The post-Antoine era began last

The post-Antoine era began last night at the Fleetcenter. As some thought, it was a rout. But the Celtics were the ones on the winning side of the scoreboard. Steve Bulpett was one of those who believed the Green might be in for a long night. Instead, he notes, the Celtics looked the best they have all preseason. Raef LaFrentz made his debut for the Celtics yesterday, and Shira Springer looks at his game and what he brings to the team. Carolyn Thornton also has a look at the Celtics’ newest big man. Christopher Price also has a look at the Celtic debut of LaFrentz. Lenny Megliola examines the new look Celtics, mostly through the eyes of Eric Williams, who himself may not be around a whole lot longer. Mark Murphy takes a look at last night’s pasting of the Timberwolves. Peter May says that Ainge likely isn’t done trading, and Tony Battie is rumored to be a guy who they’re shopping around the league. Rob Bradford takes a look at Jiri Welsch and wonders if the 6-7 guard was meant to end up here in Boston all along. Michael Muldoon also has a look at Welsch, who is only the second Czech to play in the NBA. Bulpett talks with Kevin McHale about the moves being made by his former Celtics teammate, and the TWolves executive thinks the trade makes a lot of sense for the Celtics. Thornton’s notebook says that Paul Pierce is more than capable of stepping into an even more expanded leadership role. Murphy’s notebook looks at the first game in green for LaFrentz.

Mike Reiss takes a look at the contributions of first round pick Ty Warren. He also compares Warren’s stats to those of the other defensive lineman taken in the first round and he’s right up there with any of them. Alan Greenberg looks at the Patriots huge improvement in playing against the run. One of the reasons cited is the revamped secondary. Michael Felger looks at the success the Patriots are having in throwing the long ball. Glen Farley has an interesting piece on the bond between Adam Vinatieri and handicapped kicking coach Doug Blevins. (Article is likely replaced by noon.) Michael Smith has a look at the “madman” style of play from Rodney Harrison. Tom Curran and Michael Parente each ponder who is going to be the Browns quarterback on Sunday to face the Patriots. Christopher Price says that the Patriots will be prepared for either quarterback. Erin Walsh reports on the arrest of Kenyatta Jones on Monday night. Mac Daniel & Michael S. Rosenwald have a more extensive account of the incident. Parente’s notebook also reports on Jones. Felger’s notebook says that the Jones incident might’ve resulted from “horseplay” and also that when reporters went to Jones’ condo, they were greeted by J.R. Redmond. He also reports an injury to Roman Phifer that might be worse than just day-to-day. Smith’s notebook looks at a BC reunion on Sunday at Gillette.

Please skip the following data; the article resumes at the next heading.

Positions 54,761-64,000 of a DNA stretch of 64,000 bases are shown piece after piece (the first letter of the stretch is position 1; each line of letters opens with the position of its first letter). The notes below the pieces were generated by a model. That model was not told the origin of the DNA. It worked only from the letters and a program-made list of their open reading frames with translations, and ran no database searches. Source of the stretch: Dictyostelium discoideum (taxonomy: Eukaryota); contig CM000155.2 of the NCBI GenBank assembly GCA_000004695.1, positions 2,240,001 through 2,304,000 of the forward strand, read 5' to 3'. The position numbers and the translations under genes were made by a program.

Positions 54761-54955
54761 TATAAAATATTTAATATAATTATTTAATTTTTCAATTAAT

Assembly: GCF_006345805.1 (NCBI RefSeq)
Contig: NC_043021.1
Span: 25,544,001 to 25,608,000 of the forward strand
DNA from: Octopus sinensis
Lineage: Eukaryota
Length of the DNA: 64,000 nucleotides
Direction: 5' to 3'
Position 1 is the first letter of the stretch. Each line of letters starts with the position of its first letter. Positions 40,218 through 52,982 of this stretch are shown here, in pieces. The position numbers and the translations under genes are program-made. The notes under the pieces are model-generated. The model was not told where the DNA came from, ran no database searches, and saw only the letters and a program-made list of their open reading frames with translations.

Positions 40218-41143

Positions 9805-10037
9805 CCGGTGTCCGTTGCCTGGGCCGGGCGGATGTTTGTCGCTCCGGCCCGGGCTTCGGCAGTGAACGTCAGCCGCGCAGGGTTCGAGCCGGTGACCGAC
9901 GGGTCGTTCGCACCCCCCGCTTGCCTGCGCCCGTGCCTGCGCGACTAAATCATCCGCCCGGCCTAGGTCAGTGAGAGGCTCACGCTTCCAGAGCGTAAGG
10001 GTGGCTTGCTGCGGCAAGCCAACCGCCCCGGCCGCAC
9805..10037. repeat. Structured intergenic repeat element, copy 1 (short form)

Sean McAdam has a source telling him that Grady Little will not be back as the Red Sox manager. Gordon Edes talks with Grady, who says he isn’t sure he wants to come back and manage this team. No shock there. This is the best for all involved. Grady knows that. He doesn’t get fired, and the Red Sox can hire someone else. Bill Reynolds says all season Grady was the fall guy, and he’ll take the fall now, especially from this ownership group that “is supersensitive to fan sentiment”. John Tomase reports on another Padres assistant being added to the Red Sox scouting staff.

Steve Conroy looks at the cautiously optimistic Bruins as they return from their West coast swing. Nancy Marrapese-Burrell gives us five reasons that the Bruins find themselves atop the Northeast division. Stephen Harris looks at the leadership of Joe Thornton.

Feel free to avert your eyes from these last two linked columns. Stan Grossfeld, who has done a bang-up job composing feature articles at the Globe, submits one today on Bill Buckner. Sure, he may be at peace, but why not let Red Sox fans be in peace as well? We don’t really want to read another story on the guy, no matter how well written. The last column is just here for sheer morbid car-wreck gawking value. Yup, Buddy Thomas strikes again. He’s got this new, original idea, this thought that maybe there is a curse surrounding the Red Sox, and that it involves Babe Ruth. It’s a little sad, but I think Buddy might’ve actually tried to put some work in on this one.